The biggest Gothic cathedral in the world
If you’re wondering what to see in Seville, make sure you don’t miss its cathedral. Declared a World Heritage Site by Unesco in 1987 together with the Real Alcázar and the General Archive of the Indies, today Seville cathedral remains one of the most popular and admired buildings in the city. Let’s take a closer look!
A brief history of Seville cathedral
Work on the Catedral de Santa María de la Sede de Sevilla began around 1401, on the site formerly occupied by the Aljama mosque. The only parts of the mosque remaining are the famous Patio de los Naranjos and the minaret, popularly known as La Giralda. The cathedral was symbolically finished in 1506, although work continued uninterrupted over the centuries.
The keys to any tour of Seville cathedral
A tour of Seville cathedral takes some time: it has 5 naves, 25 chapels and works by famous Spanish painters, so you are best to take your time and savour each and every artistic detail. If you’re a bit pressed for time, however, this brief guide should come in handy!
La Giralda: the 104 m high bell tower is one of the city’s most visible and emblematic sights. Built following the model of the minaret of the Kutubia mosque in Marrakesh, it lost the copper sphere that crowned it following an earthquake in 1365. It was replaced by a statue representing Faith, a figure known today as “El Giraldillo”. The views from La Giralda are the best in Seville, so make the most of them and take plenty of photos to show off back home!
Patio de los Naranjos: a breath of fresh air on your tour of the cathedral. We love the aroma of its orange trees and their welcome shade on hot days. In addition, the galleries around the patio hide more than one surprise. Look up at the ceiling nearest La Giralda and you’ll see a crocodile and an elephant’s tusk… Legend has it that they came from the Nile in the 13th century as gifts from the Sultan of Egypt to King Alfonso X to ask for the hand of his daughter Berenguela. Although he didn’t accept the proposal, he kept the gifts, and the crocodile and a tame giraffe lived in the Alcázar gardens. If you want to know more about the legends of Seville, check out this article.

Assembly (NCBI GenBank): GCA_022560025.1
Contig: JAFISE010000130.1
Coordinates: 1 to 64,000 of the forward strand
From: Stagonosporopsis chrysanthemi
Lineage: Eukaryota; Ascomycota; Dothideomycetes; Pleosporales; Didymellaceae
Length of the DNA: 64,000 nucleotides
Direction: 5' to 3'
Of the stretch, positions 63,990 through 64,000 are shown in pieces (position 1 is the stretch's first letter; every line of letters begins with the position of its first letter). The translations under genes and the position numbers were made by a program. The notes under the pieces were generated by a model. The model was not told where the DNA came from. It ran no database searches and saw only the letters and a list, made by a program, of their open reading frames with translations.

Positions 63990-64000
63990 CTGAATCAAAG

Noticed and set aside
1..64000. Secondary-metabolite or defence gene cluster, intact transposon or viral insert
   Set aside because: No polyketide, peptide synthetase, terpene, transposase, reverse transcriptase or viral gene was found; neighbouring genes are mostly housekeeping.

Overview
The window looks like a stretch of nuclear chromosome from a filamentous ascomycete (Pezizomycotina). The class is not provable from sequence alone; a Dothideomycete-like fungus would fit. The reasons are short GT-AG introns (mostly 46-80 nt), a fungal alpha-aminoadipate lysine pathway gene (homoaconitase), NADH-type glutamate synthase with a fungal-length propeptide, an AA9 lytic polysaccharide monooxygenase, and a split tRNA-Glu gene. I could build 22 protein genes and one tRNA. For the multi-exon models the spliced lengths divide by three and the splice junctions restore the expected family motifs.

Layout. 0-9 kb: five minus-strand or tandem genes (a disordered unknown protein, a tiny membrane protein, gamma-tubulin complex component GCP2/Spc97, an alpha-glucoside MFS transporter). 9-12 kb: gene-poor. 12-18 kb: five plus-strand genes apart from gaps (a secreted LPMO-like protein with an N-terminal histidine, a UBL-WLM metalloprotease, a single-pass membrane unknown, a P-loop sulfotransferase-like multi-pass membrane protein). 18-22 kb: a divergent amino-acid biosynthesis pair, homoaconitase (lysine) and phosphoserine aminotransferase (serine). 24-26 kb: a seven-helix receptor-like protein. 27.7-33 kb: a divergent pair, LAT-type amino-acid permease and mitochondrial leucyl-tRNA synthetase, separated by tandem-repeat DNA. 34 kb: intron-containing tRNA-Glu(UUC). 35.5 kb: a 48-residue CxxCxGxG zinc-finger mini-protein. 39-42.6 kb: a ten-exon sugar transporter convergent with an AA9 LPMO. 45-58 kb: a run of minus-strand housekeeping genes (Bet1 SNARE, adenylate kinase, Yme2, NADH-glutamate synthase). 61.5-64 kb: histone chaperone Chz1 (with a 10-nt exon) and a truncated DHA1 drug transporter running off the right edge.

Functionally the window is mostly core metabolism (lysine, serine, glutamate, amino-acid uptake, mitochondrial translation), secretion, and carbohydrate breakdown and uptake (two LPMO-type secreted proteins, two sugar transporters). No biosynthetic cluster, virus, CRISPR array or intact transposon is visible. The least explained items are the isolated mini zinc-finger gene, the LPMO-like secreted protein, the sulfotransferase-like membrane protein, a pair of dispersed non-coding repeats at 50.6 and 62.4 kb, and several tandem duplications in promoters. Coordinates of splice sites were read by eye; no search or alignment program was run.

Capilla Mayor: the altarpiece in this chapel is one of the greatest works in the history of art! It blows you away as a whole and, in particular, look out for the small 13th-century picture of the cathedral’s patron saint, the Virgin Mary.
Capilla Real: in this chapel you can find the pantheon with King San Fernando’s silver urn and the sepulchres of King Alfonso X of Castile and his mother, Beatriz de Suabia. The crypt also contains the sepulchres of Pedro I of Castile and his wife, María de Padilla.
Capilla de San Antonio: art lovers will be keen to know that you can admire “Saint Anthony’s Vision”, a masterpiece by Murillo and “The Baptism of Christ”, also by Murillo.
Tomb of Christopher Columbus: the remains of the discover of America have lain in Seville cathedral since 1899. They came from Havana after Spain lost Cuba in 1898. Look carefully at the inscription on his pedestal: “When the island of Cuba went its own way from Mother Spain, Seville obtained Christopher Columbus’s remains and the City Council erected this pedestal.”
Colombina Library: located in the northeast corner of the Patio de los Naranjos, this library is home to treasures such as the original “Book of Prophesies” written in 1504 by Columbus, and the incunable of Antonio de Nebrija’s “Spanish Grammar”.
Want some more ideas about what to visit in Seville? Read our article on the top 13 ideas on what to do in Seville.
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